Jason Belzer 12/05/13 Forbes.com
Rival hip-hop moguls Kanye West and Drake are at the center of the celebrity endorsement battle between sports brands Nike and Adidas.
The sneaker endorsement arms race has officially reached a new level. Yesterday, after rapper Kanye West revealed he was leaving Nike to sign with Adidas, rival Drake told fans at a concert in Portland he was joining Nike’s famed Jordan brand. The announcements signal an escalation in the continued battle between the two sportswear giants to acquire celebrity co-signs for their most valuable product lines.
Rumors swirled over the last few weeks of Kanye’s imminent departure from Nike due to the brand’s refusal to give the rapper creative control over his Air Yeezy product line and pay him royalties as part of his compensation package. During an appearance on Hot 97 last week, Kanye explained that during negotiations, he told Nike, ”‘I need royalties.’ It’s not even like I have a joint venture. At least give me some royalties. Michael Jordan has 5% and that business is $2 billion. He makes a 100 million dollars a year off of 5% royalties. Nike told me, ‘We can’t give you royalties because you’re not a professional athlete.’ I told them, ‘I go to the Garden and play one-on-no one. I’m a performance athlete.’”
Of course, Nike’s immediate signing of Drake is no coincidence. With Kayne’s negotiations coming to an impasse, the brand almost certainly realized it would have to move quickly to find a replacement in the genre who would be willing to abide by their terms. While Drake, who ranks five spots behind Kanye on Forbes’ ranking of the World’s Highest-Paid Hip-Hop Artists, may not yet come with the same size following, the Toronto star’s meteoric rise to the top of the Hip-Hop charts positions him incredibly well to be a powerful counter-punch to Adidas’ future Kanye line. Moreover, Drake’s recent deal to be the face of the NBA’s Toronto Raptors franchise provides for synergies between the artist’s music brand and sports that West simply could not offer.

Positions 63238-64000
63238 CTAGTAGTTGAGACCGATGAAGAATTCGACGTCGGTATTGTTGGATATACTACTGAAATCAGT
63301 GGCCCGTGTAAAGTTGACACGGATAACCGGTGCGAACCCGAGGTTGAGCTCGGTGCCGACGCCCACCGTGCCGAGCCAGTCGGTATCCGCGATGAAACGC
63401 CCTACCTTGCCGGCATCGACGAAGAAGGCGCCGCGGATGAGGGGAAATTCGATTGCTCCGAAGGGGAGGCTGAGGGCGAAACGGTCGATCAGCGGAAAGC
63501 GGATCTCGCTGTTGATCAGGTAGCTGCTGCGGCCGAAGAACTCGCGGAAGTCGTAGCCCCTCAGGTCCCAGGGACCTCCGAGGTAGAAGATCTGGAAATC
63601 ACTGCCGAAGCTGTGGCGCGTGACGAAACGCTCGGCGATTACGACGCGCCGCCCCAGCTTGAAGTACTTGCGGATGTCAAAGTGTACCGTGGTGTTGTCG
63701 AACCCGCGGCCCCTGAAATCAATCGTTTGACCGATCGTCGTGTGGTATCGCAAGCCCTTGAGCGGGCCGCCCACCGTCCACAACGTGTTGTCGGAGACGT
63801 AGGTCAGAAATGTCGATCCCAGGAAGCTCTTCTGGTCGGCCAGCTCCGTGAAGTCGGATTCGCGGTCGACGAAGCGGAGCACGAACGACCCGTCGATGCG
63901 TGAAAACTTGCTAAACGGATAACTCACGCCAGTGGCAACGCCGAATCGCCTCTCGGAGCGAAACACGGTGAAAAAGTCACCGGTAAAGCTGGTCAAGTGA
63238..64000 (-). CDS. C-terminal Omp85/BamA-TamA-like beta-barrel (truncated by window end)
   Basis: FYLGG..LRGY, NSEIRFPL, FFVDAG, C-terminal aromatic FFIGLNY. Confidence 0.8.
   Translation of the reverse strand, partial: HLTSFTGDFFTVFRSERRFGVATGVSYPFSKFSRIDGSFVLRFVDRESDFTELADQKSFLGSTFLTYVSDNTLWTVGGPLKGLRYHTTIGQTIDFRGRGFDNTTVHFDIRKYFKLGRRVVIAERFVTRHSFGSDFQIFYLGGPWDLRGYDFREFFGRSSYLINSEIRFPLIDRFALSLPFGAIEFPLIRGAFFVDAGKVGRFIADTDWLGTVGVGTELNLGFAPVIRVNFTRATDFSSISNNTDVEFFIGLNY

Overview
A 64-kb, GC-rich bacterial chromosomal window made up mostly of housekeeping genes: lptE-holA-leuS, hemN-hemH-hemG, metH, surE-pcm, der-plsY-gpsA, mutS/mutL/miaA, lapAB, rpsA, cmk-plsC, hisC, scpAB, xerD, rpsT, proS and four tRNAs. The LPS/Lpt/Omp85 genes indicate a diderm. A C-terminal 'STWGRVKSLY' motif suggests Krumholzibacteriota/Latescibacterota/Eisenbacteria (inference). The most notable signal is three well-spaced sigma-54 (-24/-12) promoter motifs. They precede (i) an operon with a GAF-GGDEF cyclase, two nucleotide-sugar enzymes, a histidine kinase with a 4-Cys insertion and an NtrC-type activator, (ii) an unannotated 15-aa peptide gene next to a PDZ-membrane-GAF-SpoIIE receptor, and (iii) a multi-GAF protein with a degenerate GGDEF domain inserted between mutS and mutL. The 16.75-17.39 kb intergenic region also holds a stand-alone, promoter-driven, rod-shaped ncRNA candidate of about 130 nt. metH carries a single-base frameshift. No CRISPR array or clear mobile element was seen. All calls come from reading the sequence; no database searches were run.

The practice of sportswear brands aligning themselves with endorsers out-side the athlete world is nothing new, and can be traced back to Adidas’ deal with Run DMC almost 30 years ago. That partnership allowed Adidas to tap into the growing Hip-Hop counter-culture of the time and mitigate the effects of Nike’s rise to prominence under Michael Jordan. While other consumer brands have attempted to emulate Nike’s success with Jordan over the last three decades by finding their own super-stars to align with, only now have sportswear brands realized that endorsements by cultural icons outside their own industry might provide more bang for the buck than adding just another athlete to their stable. That being said, because it is far easier to judge a professional athletes performance over that of a music star, deals like the ones made with Drake and Kanye will be judged by the industry with far greater scrutiny.
Jason Belzer is Founder of GAME, Inc. and CSA, and a Professor of Organizational Behavior and Sports Law at Rutgers University. Follow him on Twitter @JasonBelzer.